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UN Appeals For Over $22b To Address Global Humanitarian Need

Conflict and violence are the main causes for the 5 percent increase of people under duress to 136 million, says top official.

The United Nations launched a record appeal Friday for 22.5 billion US dollars to help 91 million of the 136 million people across the world in need of humanitarian aid due to conflicts, natural disasters, epidemics and displacement.

UN humanitarian chief Mark Lowcock said the 136 million people in need is about 5 percent higher than the projection at this time last year - and the 2018 appeal to help the 91 million most vulnerable is up from the 22.2 billion US dollars appeal for 2017, Associated Press reports.

He told the launch of the appeal in Geneva that the big drivers of need will remain conflict and violence "which forces people to flee from their homes, deny some access to adequate food, and robs them of their livelihood."

Lowcock said the largest crisis in the world currently, is in conflict-wracked Yemen, where 20 million of the country's 25 million people need aid and 7-8 million are on the brink of famine.

He again urged the Saudi-led coalition to fully lift the air, sea and land blockade on Yemen that it imposed after a missile attack on the Saudi capital of Riyadh on Nov. 6 to allow life-saving aid and fuel to be delivered. The blockade was partially lifted last weekend.

Helle Thorning-Schmidt, CEO of Save The Children International, said at the launch that children in Yemen are dying of diseases that were overcome in many places over 100 years ago, including cholera.

She said about 130 children are dying every day in Yemen.

Thorning-Schmidt urged governments to take a longer-term approach and tackle the causes and symptoms of humanitarian crises.

This can be done "by brokering peace agreements, investing in education, helping communities build resilience to climate shocks, and speaking up when people are persecuted," she said. "Without this, we will continue to see a record level of suffering."

According to the U.N. Office for the Coordination of Humanitarian Affairs, some countries' needs will fall, but remain significant, including Afghanistan, Ethiopia, Iraq, Mali, and Ukraine.

But at the same time, OCHA said needs are rising substantially in Burundi, Cameroon, Central African Republic, Congo, Libya, Somalia and Yemen.

Other countries covered by the appeal include Chad, Haiti, Myanmar, Niger, Nigeria, the Palestinian territories, South Sudan, Sudan, Syria and Ukraine, Associated Press reports.

World

UN Appeals For Over $22b To Address Global Humanitarian Need

Conflict and violence are the main causes for the 5 percent increase of people under duress to 136 million, says top official.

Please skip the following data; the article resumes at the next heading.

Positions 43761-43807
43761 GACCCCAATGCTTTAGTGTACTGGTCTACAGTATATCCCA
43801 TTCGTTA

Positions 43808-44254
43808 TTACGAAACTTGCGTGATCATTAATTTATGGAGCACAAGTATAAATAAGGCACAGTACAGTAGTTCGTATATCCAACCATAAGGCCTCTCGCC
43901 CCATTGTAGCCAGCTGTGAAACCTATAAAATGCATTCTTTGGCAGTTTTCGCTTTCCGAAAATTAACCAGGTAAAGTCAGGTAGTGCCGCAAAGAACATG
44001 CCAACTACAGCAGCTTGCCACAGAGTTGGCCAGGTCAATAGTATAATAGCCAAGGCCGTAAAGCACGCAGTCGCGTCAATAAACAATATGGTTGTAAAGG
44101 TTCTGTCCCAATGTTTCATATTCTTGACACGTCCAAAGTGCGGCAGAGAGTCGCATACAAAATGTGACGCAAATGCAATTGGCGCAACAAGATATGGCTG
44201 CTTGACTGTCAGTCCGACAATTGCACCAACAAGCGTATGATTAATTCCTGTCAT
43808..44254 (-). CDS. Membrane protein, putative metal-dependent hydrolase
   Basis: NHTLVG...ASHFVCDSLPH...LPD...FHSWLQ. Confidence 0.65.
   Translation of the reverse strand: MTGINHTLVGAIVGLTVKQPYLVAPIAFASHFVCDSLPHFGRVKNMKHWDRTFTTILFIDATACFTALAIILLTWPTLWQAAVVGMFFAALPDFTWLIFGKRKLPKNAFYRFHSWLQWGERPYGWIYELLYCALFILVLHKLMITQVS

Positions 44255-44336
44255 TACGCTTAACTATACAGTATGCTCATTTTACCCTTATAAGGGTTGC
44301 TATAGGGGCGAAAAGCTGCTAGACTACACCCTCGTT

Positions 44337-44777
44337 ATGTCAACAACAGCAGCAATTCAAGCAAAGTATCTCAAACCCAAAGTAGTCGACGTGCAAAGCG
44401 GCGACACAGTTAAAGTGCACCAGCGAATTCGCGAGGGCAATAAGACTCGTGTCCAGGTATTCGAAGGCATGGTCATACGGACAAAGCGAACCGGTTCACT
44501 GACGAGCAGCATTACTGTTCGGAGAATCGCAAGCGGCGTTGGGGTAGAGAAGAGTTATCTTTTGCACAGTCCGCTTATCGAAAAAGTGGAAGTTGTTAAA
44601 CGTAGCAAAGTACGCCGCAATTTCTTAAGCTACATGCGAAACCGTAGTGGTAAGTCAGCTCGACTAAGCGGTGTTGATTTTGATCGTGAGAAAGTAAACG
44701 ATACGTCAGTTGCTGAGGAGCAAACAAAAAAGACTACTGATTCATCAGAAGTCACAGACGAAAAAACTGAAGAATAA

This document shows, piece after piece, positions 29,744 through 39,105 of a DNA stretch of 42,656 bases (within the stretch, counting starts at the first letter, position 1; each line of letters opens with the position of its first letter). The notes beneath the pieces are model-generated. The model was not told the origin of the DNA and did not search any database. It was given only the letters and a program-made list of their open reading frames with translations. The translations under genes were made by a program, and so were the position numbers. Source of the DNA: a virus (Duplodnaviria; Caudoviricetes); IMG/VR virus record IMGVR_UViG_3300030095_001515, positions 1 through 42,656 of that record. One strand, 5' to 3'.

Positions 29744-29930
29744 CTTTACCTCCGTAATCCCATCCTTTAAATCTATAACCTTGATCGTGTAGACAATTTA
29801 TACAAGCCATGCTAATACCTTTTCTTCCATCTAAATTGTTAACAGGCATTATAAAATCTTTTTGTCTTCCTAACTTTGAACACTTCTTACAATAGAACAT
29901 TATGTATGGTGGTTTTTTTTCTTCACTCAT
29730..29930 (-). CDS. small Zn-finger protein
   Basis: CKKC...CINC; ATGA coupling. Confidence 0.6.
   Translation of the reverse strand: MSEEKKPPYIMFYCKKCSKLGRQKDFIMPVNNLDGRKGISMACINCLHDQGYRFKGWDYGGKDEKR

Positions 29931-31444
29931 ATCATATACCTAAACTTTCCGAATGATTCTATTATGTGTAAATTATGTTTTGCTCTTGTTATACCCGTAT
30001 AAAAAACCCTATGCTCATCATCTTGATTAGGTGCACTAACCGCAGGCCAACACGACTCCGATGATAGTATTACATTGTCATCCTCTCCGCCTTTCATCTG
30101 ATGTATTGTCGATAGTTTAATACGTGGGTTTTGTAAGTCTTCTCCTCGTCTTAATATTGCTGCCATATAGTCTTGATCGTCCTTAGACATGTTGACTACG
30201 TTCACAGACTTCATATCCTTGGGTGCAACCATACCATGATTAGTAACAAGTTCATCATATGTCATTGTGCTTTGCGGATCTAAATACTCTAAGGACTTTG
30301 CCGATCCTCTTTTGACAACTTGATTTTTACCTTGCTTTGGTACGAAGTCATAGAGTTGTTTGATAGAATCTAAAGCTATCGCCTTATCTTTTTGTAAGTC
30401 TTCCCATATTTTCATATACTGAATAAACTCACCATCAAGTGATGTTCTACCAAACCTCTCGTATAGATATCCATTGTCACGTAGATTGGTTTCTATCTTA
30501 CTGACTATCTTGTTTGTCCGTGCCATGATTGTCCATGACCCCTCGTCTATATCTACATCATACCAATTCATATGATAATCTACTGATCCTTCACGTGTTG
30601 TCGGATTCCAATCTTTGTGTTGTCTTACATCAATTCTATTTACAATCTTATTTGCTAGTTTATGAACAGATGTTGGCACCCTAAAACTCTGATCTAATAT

Thumbnail

The United Nations launched a record appeal Friday for 22.5 billion US dollars to help 91 million of the 136 million people across the world in need of humanitarian aid due to conflicts, natural disasters, epidemics and displacement.

UN humanitarian chief Mark Lowcock said the 136 million people in need is about 5 percent higher than the projection at this time last year - and the 2018 appeal to help the 91 million most vulnerable is up from the 22.2 billion US dollars appeal for 2017, Associated Press reports.

He told the launch of the appeal in Geneva that the big drivers of need will remain conflict and violence "which forces people to flee from their homes, deny some access to adequate food, and robs them of their livelihood."

Lowcock said the largest crisis in the world currently, is in conflict-wracked Yemen, where 20 million of the country's 25 million people need aid and 7-8 million are on the brink of famine.

He again urged the Saudi-led coalition to fully lift the air, sea and land blockade on Yemen that it imposed after a missile attack on the Saudi capital of Riyadh on Nov. 6 to allow life-saving aid and fuel to be delivered. The blockade was partially lifted last weekend.

Helle Thorning-Schmidt, CEO of Save The Children International, said at the launch that children in Yemen are dying of diseases that were overcome in many places over 100 years ago, including cholera.

She said about 130 children are dying every day in Yemen.

Thorning-Schmidt urged governments to take a longer-term approach and tackle the causes and symptoms of humanitarian crises.

This can be done "by brokering peace agreements, investing in education, helping communities build resilience to climate shocks, and speaking up when people are persecuted," she said. "Without this, we will continue to see a record level of suffering."

According to the U.N. Office for the Coordination of Humanitarian Affairs, some countries' needs will fall, but remain significant, including Afghanistan, Ethiopia, Iraq, Mali, and Ukraine.

But at the same time, OCHA said needs are rising substantially in Burundi, Cameroon, Central African Republic, Congo, Libya, Somalia and Yemen.

Other countries covered by the appeal include Chad, Haiti, Myanmar, Niger, Nigeria, the Palestinian territories, South Sudan, Sudan, Syria and Ukraine, Associated Press reports.

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